MedyMatch is an artificial intelligence company. “Our business is based on machine learning,” MedyMatch CEO Gene Saragnese said in a phone interview with MedCity.

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Samsung NeuroLogica is the healthcare subsidiary of Samsung Electronics. “NeuroLogica has been in the CT business for many years,” Saragnese said.

The alliance, which brings together MedyMatch’s AI clinical decision support tools and Samsung NeuroLogica’s medical imaging hardware, was a smart move for the companies, according to Saragnese. “There’s a strong overlap between the two companies,” he said.

Initially, the companies plan to focus on assessing stroke patients. MedyMatch’s AI technologies will be integrated into mobile stroke units and other emergency vehicles that have a portable Samsung NeuroLogica CereTom CT scanner. Through this, the care team will more easily be able to assess whether the patient’s stroke is due to a hemorrhage or a blood clot.

Many of the nearly 800,000 Americans who experience a stroke each year have an ischemic stroke, which can be treated with a tissue plasminogen activator. The tPA must be administered to the patient within three hours of initial signs of stroke, but “it can take an hour after a stroke patient arrives in the emergency department to receive treatment because of the time needed to determine which kind of stroke the patient is having,” the companies point out in a release. By collaborating, MedyMatch and Samsung NeuroLogica are hoping to quicken the treatment process for stroke patients en route to the hospital.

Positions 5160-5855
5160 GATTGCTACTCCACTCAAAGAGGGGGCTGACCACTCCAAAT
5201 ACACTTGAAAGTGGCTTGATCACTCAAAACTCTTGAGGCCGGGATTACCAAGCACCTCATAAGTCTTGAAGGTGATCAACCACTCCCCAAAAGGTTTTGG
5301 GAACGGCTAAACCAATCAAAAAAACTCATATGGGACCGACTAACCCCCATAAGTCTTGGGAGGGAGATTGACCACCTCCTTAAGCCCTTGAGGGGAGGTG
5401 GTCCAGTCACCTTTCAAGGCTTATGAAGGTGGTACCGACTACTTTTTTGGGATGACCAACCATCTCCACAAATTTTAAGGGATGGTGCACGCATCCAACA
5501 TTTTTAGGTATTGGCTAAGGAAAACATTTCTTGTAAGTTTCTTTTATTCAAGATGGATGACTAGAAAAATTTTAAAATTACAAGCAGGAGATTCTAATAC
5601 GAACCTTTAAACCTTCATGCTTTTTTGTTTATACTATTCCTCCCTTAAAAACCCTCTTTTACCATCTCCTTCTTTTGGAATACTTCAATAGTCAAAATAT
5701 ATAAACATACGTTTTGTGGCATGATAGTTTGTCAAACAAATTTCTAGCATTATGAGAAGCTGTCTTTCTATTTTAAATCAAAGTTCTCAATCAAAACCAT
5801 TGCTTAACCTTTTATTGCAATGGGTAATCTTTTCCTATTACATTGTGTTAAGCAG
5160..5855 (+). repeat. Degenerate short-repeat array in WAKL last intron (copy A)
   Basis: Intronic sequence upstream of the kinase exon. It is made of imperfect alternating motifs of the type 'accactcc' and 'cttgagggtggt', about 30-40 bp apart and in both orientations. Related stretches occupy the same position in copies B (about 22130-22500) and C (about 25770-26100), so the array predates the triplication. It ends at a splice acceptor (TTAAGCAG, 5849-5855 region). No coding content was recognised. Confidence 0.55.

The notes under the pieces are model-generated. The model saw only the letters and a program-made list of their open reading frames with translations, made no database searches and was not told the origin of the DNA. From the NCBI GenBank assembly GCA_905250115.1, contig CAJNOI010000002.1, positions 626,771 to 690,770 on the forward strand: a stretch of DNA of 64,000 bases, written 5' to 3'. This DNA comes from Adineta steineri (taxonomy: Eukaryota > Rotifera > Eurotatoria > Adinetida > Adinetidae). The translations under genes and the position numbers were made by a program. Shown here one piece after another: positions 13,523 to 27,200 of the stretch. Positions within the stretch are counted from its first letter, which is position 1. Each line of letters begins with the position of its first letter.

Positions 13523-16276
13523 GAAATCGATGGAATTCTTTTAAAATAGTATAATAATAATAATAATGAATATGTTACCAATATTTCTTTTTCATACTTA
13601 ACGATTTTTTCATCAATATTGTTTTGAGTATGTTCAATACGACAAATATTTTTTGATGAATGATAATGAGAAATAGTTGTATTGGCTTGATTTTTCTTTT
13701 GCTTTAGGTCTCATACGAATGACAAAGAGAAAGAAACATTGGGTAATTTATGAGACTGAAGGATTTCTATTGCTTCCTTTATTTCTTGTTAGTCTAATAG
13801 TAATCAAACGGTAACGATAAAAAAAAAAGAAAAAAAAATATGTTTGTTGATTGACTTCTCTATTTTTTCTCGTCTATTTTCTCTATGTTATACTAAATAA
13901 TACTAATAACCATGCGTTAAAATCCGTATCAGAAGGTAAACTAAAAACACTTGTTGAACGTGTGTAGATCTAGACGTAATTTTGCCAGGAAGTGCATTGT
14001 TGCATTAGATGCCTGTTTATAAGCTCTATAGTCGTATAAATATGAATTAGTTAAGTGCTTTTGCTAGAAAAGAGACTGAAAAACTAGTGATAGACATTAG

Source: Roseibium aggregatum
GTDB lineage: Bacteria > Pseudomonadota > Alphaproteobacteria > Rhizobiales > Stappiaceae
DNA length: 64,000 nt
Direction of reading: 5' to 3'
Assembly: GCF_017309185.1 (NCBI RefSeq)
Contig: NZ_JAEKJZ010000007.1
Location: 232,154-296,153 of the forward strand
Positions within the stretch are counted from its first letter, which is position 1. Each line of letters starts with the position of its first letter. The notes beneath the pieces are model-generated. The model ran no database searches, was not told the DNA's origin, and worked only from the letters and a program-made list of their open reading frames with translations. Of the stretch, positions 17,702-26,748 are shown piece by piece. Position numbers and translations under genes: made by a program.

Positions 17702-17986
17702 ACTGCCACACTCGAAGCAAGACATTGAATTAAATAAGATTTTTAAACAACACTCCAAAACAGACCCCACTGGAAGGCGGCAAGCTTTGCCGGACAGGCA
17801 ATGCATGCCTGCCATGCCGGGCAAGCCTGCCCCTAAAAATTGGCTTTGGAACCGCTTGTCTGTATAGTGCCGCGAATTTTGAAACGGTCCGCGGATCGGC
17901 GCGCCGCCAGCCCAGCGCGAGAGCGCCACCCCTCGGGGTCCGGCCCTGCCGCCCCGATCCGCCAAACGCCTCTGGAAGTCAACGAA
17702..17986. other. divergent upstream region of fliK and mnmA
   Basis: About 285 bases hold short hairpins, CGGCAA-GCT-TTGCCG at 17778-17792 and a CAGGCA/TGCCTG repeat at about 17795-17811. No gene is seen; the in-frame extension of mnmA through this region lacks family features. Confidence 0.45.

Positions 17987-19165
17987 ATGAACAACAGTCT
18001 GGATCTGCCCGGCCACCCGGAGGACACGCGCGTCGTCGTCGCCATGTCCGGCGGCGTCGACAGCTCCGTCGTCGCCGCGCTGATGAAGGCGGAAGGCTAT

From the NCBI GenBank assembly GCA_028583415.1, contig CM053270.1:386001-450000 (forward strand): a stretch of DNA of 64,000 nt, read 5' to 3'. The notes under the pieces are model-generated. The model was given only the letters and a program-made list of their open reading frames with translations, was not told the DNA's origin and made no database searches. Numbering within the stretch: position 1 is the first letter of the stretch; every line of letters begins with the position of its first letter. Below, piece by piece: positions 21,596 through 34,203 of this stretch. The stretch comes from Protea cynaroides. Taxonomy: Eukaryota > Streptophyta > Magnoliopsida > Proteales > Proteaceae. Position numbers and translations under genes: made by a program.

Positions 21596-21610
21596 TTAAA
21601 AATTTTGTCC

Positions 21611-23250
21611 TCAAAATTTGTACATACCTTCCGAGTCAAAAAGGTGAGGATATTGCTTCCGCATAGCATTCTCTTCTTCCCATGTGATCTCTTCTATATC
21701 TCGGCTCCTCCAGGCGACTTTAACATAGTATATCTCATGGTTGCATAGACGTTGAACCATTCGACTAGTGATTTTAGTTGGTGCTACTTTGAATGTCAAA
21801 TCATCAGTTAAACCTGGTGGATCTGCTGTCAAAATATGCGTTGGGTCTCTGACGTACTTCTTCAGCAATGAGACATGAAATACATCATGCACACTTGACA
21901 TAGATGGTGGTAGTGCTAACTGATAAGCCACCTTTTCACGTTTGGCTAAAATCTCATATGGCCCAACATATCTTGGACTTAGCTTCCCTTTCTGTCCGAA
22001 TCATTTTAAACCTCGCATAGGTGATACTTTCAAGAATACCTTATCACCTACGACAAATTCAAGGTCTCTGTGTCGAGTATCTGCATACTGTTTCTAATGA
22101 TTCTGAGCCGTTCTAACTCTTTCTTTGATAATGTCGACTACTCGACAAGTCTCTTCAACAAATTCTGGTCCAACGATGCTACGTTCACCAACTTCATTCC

“In stroke care, time is absolutely critical,” Saragnese said. “We want to improve the confidence physicians have in making these decisions.”

But MedyMatch’s goal goes farther than that. Saragnese told MedCity that MedyMatch strives to improve clinical outcomes and ultimately save money. “What we want to do is improve the quality of diagnosis and speed of treatment, and more people will recover from stroke,” he said. “There will also be fewer people in long-term care, and then there will be cost savings.”